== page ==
The problem is that we have skills we have to teach our students and outcomes they need to achieve, and one of our main vehicles for doing this is through reading. The math teachers aren’t running around saying “let’s not assess their work because it kills the joy of computing” are they?
However…there are ways to teach and hit our outcomes without bogging down the reading process when students are reading their choice novels.
During my reading workshop, I teach skills using mentor texts, short passages from texts that illustrate the skill I’m focusing on. I would be sure to choose high interest passages, too, so students might want to check out the book. We also read many short texts together, like short stories, nonfiction, and poetry. Then, when students read their own novels, they can focus on the reading and not a task they might be worried that they couldn’t do.
Celebrate reading stamina
After a few weeks of just reading for fun, I introduce the idea of reading stamina, and that it was important to be able to read a little more each time. We were already doing that with the timer, but eventually I introduce the concept of setting reading goals. Students would assess how many pages they were reading during the week and then set a goal to read a little more the next.
I went around with my clipboard and recorded their goals on Monday, and then on Friday, I noted whether they met them or not. At the end of the class, I’d call out a few names, congratulating them on meeting – or smashing – their goals. Or maybe the fact that one person didn’t meet their goals but had to be asked to put their book away when reading time was over(something worth celebrating indeed!)
Basically, I made a big deal about this, so reading stamina wasn’t just another thing we had to check off the list. And students responded well to it, much better than they used to in the days when I required them to read a certain number of books or pages. This way, it’s completely individualized and not a hurdle reluctant readers need to overcome.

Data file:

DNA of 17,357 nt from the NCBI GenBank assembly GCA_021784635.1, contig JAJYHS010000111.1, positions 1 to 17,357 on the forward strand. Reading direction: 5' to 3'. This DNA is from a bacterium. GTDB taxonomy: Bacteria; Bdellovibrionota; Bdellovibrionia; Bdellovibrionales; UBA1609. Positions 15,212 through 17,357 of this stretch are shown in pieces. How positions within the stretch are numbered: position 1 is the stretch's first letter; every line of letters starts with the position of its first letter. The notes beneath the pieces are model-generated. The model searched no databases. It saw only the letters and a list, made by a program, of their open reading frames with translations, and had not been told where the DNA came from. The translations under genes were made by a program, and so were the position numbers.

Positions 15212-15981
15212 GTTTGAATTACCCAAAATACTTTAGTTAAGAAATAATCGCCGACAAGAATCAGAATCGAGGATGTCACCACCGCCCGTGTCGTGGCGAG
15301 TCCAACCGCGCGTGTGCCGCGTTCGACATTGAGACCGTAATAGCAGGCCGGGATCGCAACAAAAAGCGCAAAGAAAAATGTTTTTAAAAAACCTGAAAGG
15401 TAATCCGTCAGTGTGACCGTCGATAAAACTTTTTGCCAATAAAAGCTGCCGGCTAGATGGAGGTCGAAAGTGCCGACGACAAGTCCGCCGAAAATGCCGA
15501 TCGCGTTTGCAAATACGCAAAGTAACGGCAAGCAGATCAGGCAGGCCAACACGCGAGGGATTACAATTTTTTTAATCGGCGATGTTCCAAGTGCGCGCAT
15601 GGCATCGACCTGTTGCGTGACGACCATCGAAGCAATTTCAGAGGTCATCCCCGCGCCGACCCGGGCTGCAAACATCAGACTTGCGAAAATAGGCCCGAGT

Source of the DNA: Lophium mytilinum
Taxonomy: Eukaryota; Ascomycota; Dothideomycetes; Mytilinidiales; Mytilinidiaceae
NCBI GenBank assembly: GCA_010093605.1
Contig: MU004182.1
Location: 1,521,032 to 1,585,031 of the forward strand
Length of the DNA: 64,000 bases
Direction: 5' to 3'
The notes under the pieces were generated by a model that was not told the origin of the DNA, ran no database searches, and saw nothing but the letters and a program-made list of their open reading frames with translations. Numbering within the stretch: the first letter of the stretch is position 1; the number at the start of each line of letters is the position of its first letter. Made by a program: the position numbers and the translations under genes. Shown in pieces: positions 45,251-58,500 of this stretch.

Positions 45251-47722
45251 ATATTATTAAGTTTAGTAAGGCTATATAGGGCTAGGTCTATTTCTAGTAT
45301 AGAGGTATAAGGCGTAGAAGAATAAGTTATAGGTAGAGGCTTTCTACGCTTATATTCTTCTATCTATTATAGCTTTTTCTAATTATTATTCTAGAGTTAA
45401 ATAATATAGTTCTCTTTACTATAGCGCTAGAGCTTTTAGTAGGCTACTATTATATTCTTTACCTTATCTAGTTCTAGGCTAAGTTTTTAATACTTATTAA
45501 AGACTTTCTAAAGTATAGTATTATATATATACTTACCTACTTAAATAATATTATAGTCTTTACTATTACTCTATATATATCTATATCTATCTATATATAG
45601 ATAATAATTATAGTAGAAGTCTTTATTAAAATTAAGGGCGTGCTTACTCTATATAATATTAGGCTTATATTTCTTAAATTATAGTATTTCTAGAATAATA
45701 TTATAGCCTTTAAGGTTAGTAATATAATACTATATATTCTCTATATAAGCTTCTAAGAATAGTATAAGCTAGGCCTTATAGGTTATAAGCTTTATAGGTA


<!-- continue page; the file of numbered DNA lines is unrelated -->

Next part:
Let students socialize over books
You can rarely go wrong when you let your students talk to each other and with reading, it’s no different.
Now obviously you don’t want them talking during reading period, but a chance to chat afterward is always welcome. Sometimes, I just ask the students to chat with each other about what they are reading for a couple of minutes, or we do something more focused:
⦿ A turn-and-talk to share something they were asked to note while they read. For example, find a strong verb the writer used, or a place where dialogue was used to develop character.
⦿ Group chats where they try to find themes or ideas that connect their books. We talk about the big questions that the authors are asking in their books and students work to find ways that they are similar in each book.
Manage reading time effectively
Ok, there’s no other way around it. When students are distracted and unfocused, we have to be on our classroom management game. And that can be hard, especially if you have a crew that doesn’t want to read.
Ideally, we have a class full of readers and we can sit at the front, modelling our own love of books as we read along with them. That’s a goal for further into your school year.
The reality is, during the first week of workshop, you’re on your feet, helping students select books, stopping at desks for a quiet chat about the fact that they aren’t reading, or spreading your teacher “look” around the room.
One of the most effective strategies you can use is to squat beside a desk and quietly ask “how can I help you stay focused?” You may get some ‘tude or a shrug, but the student knows that you are going to keep coming back and keep asking the question.
My experience was that if I put in the hard work the first few weeks, and my students knew that the expectation was they they would read, they eventually settled in. And that timer. Use the timer.
If you’d like to question or challenge anything here, please do! Or ask for further clarification at any time.